Madapple

by Christina Meldrum

Read September 2008

MadappleI really enjoyed this book!  I would highly recommend this book, which is something I am afraid to do usually.  I don’t want to suggest something and then have people hate it.  I thought it was a refreshing change from what I have been reading. 

It starts out with a young Danish girl of 15 named Maren finding out the is pregnant. She swears to her sister that she has never had a lover and it will be a virgin birth.

We are then skipped forward to the year 2003 where we learn more about Maren’s daughter, Aslaug. Aslaug’s upbringing is more than unusual and she is very unaware of the world around her despite her broad knowledge of ancient languages and books.  She is very bright, but clueless due to being brought up in complete isolation.

We then skip forward to the year 2007 in the next chaper and find out that Aslaug is on trial for murder.

The book continues this way, one chapter explaining something about the past, on about the trial until finally the two merge together.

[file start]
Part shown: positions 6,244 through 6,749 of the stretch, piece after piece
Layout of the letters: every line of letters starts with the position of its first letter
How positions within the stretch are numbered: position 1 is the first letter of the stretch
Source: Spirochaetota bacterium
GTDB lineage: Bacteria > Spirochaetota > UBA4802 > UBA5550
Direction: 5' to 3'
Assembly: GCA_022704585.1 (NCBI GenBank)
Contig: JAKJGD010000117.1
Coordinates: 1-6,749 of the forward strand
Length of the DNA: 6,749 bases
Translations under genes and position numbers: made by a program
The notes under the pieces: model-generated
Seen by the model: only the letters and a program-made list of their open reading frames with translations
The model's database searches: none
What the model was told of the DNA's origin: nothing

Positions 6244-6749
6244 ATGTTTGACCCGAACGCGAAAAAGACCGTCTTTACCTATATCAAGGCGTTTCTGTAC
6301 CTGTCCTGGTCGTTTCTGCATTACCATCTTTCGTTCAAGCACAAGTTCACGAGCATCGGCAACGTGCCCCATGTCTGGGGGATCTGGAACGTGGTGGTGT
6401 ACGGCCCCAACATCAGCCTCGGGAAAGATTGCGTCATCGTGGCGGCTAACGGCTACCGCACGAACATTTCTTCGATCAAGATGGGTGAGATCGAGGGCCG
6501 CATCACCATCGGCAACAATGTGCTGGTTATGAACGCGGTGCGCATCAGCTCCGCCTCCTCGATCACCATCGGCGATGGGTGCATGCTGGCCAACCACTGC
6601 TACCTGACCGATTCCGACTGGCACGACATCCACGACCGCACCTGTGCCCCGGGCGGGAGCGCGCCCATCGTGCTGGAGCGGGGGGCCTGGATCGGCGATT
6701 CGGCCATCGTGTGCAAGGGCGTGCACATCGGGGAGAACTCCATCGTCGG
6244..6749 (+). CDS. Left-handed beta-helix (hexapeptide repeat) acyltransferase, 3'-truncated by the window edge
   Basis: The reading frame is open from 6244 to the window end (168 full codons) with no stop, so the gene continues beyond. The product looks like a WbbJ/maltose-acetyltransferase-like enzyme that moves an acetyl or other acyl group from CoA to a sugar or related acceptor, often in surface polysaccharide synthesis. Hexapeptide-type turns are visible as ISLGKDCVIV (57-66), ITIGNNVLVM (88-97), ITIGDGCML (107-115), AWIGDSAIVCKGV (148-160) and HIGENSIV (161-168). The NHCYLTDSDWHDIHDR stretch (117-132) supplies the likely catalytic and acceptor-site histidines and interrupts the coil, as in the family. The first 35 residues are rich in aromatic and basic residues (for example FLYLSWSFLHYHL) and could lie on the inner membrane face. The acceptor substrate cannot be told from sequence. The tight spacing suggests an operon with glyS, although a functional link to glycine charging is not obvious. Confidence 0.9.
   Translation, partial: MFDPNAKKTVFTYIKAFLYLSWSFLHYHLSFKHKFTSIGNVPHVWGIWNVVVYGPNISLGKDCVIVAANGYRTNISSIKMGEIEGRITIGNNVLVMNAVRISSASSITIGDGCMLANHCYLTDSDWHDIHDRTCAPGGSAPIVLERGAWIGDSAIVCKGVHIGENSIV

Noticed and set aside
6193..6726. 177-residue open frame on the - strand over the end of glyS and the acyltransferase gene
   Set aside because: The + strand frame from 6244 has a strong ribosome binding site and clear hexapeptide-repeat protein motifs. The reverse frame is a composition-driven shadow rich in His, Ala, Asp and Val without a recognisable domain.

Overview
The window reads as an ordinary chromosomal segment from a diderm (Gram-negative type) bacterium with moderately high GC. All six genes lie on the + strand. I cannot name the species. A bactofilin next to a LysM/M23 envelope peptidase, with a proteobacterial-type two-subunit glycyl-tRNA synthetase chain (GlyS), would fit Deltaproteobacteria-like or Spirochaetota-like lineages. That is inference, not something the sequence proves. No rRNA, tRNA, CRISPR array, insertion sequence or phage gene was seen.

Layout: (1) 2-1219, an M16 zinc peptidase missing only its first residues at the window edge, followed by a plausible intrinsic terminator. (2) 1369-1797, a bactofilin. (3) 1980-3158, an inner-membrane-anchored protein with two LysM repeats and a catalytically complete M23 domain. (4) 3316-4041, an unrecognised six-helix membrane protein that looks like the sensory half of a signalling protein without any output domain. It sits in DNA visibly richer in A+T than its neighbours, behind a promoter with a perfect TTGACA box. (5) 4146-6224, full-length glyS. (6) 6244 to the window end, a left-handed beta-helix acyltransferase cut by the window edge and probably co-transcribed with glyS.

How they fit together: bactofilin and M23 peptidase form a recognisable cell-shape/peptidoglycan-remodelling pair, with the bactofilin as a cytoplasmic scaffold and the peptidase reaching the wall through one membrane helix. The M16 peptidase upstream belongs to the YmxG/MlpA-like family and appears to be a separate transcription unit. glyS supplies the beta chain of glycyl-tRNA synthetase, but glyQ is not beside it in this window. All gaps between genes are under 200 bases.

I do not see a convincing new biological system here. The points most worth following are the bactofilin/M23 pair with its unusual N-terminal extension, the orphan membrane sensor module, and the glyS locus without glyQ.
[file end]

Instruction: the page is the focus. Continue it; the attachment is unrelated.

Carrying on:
I was really drawn in by the characters and Aslaug’s innocence to the modern world. I loved the way we slowly find out about her, and her not-so-normal family.  I think Aslaug’s own confusion about her past and desire to know more pulls you in.  You want to know more too.

I usually hate to recommend books, since we all have different tastes, but I loved this book.  I’m going go against my norm and highly suggest this one  to everyone.

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~ by jennifermorrill on January 25, 2009.

3 Responses to “Madapple”

  1. Madapple just one something during the ALA handing out of awards. I didn’t catch what it was though! I hope she’s writing another book.

  2. Natasha- I just spoke with her via e-mail. She has another novel coming out in 2010. Exciting. I will have to see what she won.

  3. I looked it up. Madapple was nominated for the William C. Morris Award.

    “The William C. Morris Award honors a book written for young adults by a first-time, previously unpublished author.”

    Nominee’s were:

    A Curse as Dark as Gold by Elizabeth C. Bunce
    Graceling by Kristin Cashore
    Absolute Brightness by James Lecesne
    Madapple by Christina Meldrum
    Me, the Missing, and the Dead by Jenny Valentine

    The winner of the 2009 award was A Curse as Dark as Gold

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